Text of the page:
One of the most common errors parents can make when doing their estate planning is not making the hard choice as to who they want to serve as their fiduciary. Specifically, parents make the mistake of choosing among their children to serve as their fiduciary instead of choosing a bank or brokerage company with trust powers, or other non-family member.
Parents naturally do not want to show favoritism with regard to their children or indicate they lack any confidence in any particular child. Often, the parent kicks the can down the road by simply choosing both of their kids, or even multiple siblings as co-fiduciaries, even knowing that they may have great difficulty working together. This is a disastrous road to take. Parents should not set their children up for failure if they know their children are not likely to be able to work together.
The following is the most common scenario. Mother, being the last to die, changes her will to make her two daughters co-personal representatives of her estate and co-trustees (replacing her deceased husband who she had named in her prior will). One daughter is strong-willed, the other is mild mannered. The daughters often had problems working together and even routinely fought as youngsters. The mother, however, simply cannot bring herself to choose between her daughters. As such, she wants to “recognize” both by making both daughters co-fiduciaries of her estate or trust. The result? The daughters, predictably, cannot work together and worse, actively take action to hamper and frustrate the other when they need to work together the most. After the mother dies, all gloves are off and the daughters start litigating. The result? Tens of thousands of dollars of the mother’s estate intended to go to the benefit of her daughters is squandered in legal fees—all because the daughters were set up for failure by the mother in her estate plan.
What is the solution? If your estate exceeds $1,000,000, a bank or brokerage company with trust powers is a good solution. A professional fiduciary such as a bank or brokerage company can offer professional fiduciaries familiar with Florida law and who know how to navigate an estate administration and/or trust administration. Having lost a parent is difficult enough, but having to administer an estate or a trust by a person unfamiliar with fiduciary responsibilities can be a burden that may not be appropriate for your children. Moreover, by picking a bank or brokerage company, the parent avoids having to choose between their children so that no one is upset. In essence, you will have given your kids a final gift of having a professional navigate the administration of your estate plan.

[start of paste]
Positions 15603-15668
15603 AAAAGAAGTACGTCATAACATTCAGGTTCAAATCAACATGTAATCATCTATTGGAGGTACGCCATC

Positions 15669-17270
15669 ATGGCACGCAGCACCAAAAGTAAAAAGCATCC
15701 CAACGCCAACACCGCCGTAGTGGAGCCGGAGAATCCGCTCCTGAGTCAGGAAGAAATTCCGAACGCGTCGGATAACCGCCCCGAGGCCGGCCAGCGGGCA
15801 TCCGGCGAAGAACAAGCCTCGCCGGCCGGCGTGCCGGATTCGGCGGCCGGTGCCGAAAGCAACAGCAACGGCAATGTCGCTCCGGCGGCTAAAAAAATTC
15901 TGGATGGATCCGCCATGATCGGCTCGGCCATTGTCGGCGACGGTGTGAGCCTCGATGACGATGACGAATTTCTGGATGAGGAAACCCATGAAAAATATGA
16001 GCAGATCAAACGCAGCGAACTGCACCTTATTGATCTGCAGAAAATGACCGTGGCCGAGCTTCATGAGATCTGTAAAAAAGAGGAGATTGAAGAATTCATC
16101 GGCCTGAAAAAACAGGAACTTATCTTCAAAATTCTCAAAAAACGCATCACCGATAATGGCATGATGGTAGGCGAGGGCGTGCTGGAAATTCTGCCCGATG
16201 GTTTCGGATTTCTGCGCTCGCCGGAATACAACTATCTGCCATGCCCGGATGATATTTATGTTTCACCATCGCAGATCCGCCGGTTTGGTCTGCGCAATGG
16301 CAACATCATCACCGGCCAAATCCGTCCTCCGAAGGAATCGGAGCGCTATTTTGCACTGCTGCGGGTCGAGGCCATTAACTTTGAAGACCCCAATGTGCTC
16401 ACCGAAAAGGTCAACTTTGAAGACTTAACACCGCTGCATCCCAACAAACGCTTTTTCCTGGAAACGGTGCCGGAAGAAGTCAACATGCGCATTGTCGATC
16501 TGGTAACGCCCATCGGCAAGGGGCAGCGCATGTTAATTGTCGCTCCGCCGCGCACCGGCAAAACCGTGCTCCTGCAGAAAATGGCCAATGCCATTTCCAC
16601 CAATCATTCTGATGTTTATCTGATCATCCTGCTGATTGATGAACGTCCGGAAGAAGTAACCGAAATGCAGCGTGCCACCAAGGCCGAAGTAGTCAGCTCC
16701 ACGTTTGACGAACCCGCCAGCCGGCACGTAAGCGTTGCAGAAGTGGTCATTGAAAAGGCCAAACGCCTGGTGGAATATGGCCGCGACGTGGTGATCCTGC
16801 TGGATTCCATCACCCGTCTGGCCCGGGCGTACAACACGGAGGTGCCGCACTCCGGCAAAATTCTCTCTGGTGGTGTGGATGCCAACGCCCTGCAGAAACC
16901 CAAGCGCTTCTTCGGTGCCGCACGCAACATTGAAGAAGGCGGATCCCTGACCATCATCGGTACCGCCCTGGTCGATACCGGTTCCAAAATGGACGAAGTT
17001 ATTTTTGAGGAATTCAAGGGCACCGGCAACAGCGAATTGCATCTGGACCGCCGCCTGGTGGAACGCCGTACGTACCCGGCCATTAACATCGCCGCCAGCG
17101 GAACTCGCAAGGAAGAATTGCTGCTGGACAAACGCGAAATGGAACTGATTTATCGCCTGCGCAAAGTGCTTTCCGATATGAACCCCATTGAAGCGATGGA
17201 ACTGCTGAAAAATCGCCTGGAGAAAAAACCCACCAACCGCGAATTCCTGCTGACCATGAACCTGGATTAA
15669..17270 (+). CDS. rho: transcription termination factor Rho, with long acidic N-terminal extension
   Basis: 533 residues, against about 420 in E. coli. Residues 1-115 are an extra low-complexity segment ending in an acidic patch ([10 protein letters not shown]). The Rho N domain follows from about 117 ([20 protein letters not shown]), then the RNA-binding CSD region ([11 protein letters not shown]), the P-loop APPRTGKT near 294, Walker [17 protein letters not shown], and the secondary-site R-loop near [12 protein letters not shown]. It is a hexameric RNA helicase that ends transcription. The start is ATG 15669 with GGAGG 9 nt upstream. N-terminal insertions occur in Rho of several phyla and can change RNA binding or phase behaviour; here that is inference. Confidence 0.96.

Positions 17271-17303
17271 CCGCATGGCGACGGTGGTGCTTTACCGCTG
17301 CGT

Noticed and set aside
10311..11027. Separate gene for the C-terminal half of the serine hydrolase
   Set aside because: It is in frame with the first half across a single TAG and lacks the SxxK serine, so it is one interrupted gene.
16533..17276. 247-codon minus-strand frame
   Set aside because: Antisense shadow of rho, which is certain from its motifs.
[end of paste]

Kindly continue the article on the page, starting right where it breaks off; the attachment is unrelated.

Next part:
If your estate is less than $1,000,000, there are many smaller trust companies and/or certified public accountants that are willing to act as your trustee and/or personal representative. Family harmony can be an important legacy that you leave by considering the simple realities of your family dynamics. If in doubt, choose a third party fiduciary, not your family.
Orlando, FL – Often when a closely-held business (i.e. a non-publicly traded LLC, Partnership, or Corporation, hereinafter “Family Business”) is created there is a single shareholder who owns 100% of the voting units and thus makes all of the decisions concerning the business (hereinafter the “Founder”). As time goes on and this person ages, they will begin to think about their goals for estate planning, as well as what they would like to happen with the business when they are gone.
Generally people tend to favor splitting up all of their assets equally among their descendants. However, when the largest asset is the Family Business, resolving these matters may become very complicated. For instance, it is common that certain children will be involved in the Family Business, while others have nothing to do with it. Further, between the children who are involved in the Family Business, there will often be different degrees of involvement, skill, and dedication. Other issues that frequently arise involve children who have substance abuse problems, or mental health issues. Additionally, there is always the possibility that one or more children will go through a divorce, which could create the risk of ownership of the company being transferred to an ex-spouse. It is also not uncommon for a non-family member to be involved in the Family Business. The Founder may wish to reward their hard work and dedication with partial ownership and/or control of the company.